Pepsi CMO: Marketing today involves ‘a veritable jungle’ of tech – Digiday

This is part of The Digiday List of Innovative CMOs series, featuring a handful of trail-blazing brand marketers who are ahead of the curve and driving the bottom line through digital innovation.

As consumer tastes evolve, they expect more — or different — things from their preferred brands. Few people are more aware of changes in customer demand than PepsiCo North America Beverages CMO Seth Kaufman, who leads the brand’s beverage portfolio of soft drinks, waters, teas and energy drinks in the U.S.

Seth Kaufman
Seth Kaufman

Pepsi is responding to these changes by transforming not just its marketing but also its product portfolio. This month, the brand pledged to cut back on sugar, saying that two-thirds of its single-serving drinks will have 100 or fewer calories by 2025.

“At the end of the day, we have a responsibility to not just our shareholders but also our consumers, to make sure that we’re changing as the world is changing in front of us,” said Kaufman.

On the marketing front, here’s a breakdown of Kaufman’s philosophy for Pepsi.

Merging traditional and new media
A big-time TV spender for years, Pepsi turned its attention to digital real-time campaigns at this year’s Super Bowl, with nearly 40 percent of its investment devoted to digital. This shift mirrors the brand’s overall approach to marketing, which is a heady mix of traditional and new media.

“TV still works, obviously, but how we plug it with digital is becoming more and more important,” said Kaufman. “You can’t separate digital from what happens on air.”

As a part of its “Pepsimoji” campaign, for example, the brand merged emojis and television to create more than 100 different five-second TV and digital spots that were run in contextually relevant times, such as award shows and MLB Games.

“Consumers’ attention spans have changed, and no one is watching television without using a device at the same time,” he said. “So whatever we do on TV needs to be shorter and integrated with other platforms.”

By investing in experiential and influencer marketing
Influencers may be big right now, but Pepsi doesn’t believe in simple product placement, said Kaufman. Pepsi approaches influencers on the basis of a concept it internally calls “LATTE” standing for local, authentic, transparent, traceable and ethical.

When the company launched its new line of crafted sodas called “Stubborn” this summer, for example, it created a content series with Robert Kirkman, the creator of “The Walking Dead” franchise, who talked about how he approaches his craft, with a stubborn insistence on perfection.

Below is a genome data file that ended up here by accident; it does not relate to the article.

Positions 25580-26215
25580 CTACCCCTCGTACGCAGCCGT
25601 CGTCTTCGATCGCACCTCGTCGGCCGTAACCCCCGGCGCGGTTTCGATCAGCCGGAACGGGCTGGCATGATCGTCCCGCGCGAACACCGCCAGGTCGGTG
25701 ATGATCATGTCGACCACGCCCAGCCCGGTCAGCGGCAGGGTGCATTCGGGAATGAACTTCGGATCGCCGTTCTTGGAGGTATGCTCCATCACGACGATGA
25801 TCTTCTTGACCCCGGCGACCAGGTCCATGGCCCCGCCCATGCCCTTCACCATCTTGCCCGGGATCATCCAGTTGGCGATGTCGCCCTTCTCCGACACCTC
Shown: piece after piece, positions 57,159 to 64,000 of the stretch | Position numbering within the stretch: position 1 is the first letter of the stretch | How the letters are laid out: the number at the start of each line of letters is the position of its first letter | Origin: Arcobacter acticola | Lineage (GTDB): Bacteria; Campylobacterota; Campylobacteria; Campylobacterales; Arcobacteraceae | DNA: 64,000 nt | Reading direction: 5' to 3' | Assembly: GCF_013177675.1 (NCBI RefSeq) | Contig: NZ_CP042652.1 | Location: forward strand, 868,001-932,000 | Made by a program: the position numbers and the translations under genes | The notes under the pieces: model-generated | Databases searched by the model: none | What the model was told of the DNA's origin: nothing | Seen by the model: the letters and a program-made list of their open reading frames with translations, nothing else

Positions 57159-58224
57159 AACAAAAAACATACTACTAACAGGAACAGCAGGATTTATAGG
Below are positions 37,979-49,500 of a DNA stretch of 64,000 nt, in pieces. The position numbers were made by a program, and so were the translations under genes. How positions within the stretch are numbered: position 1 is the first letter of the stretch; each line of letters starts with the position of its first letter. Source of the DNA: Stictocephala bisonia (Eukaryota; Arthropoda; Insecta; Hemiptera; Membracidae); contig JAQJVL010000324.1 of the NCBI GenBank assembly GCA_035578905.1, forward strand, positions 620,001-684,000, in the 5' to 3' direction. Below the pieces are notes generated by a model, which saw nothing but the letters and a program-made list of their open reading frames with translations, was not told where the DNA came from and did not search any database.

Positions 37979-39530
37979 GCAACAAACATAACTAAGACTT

The brand has also been investing heavily into experiential efforts. Combating its unhealthy image, after all, is no easy feat and requires a marketing push as much as a real commitment to cutting down sugar. Just last month, it launched Kola House, a kola nut-themed restaurant in New York City’s Meatpacking District. Other examples include on-site activations at key events, including Super Bowl 50, where the brand hosted a 360-degree experience centered on fizz, including actual bubbles, spinning spheres, flavor scent tubes.

“The idea is not in-your-face branding,” he said. “It’s about offering them an experience which they will then share further.”

By encouraging entrepreneurial spirit
Pepsi has a number of internal programs aimed at empowering its talent as well as creating an agile, entrepreneurial and experimental culture. One of them, “PepsiCo Fast Pitch,” is a quarterly program where people in the marketing department can pitch a marketing-related idea to a panel of experts. The winners then get allocated a budget to take the idea to market, with the only rule being that they must do it within three months.

“It breaks down barriers, because they have to work with different partners that they hadn’t worked with before,” he said. “It also creates an energy around the importance of agility, with it having to be deployed in three months.”

Pepsi also has a set of awards called the “Marketing Maven” awards, which celebrate the biggest failures in the marketing department that year, and the takeaways from it. “If you’re thinking about cultivating creativity, you have to look at failure as not something bad but something you can learn from,” he said. “It helps a lot of the junior talent in getting more comfortable to share their ideas.”

By bringing innovation in-house
To remain cutting-edge, brands can no longer outsource innovation. Pepsi is among the many brands bringing more capabilities, including content creation in-house.

Its content studio has started doing a lot of things in-house, including, for example, maintaining the brand’s Instagram page. “Rather than be one step removed and have an agency work on all of our Instagram, we now have a team at the content studio dedicated to the brand,” said Kaufman. “There’s no other way to break down silos and keep it integrated.”

There is also “PepsiCo Creator,” a team within the marketing department that is focused on marketing innovation. Its job is to constantly evaluate new technologies, find new partnerships, test new things and iterate constantly.

“We used to wake up and have to deal with a small vegetable garden of choices, and now, it’s a veritable jungle of choices we have in the marketplace,” said Kaufman. “This team helps us keep pace with all the change.”


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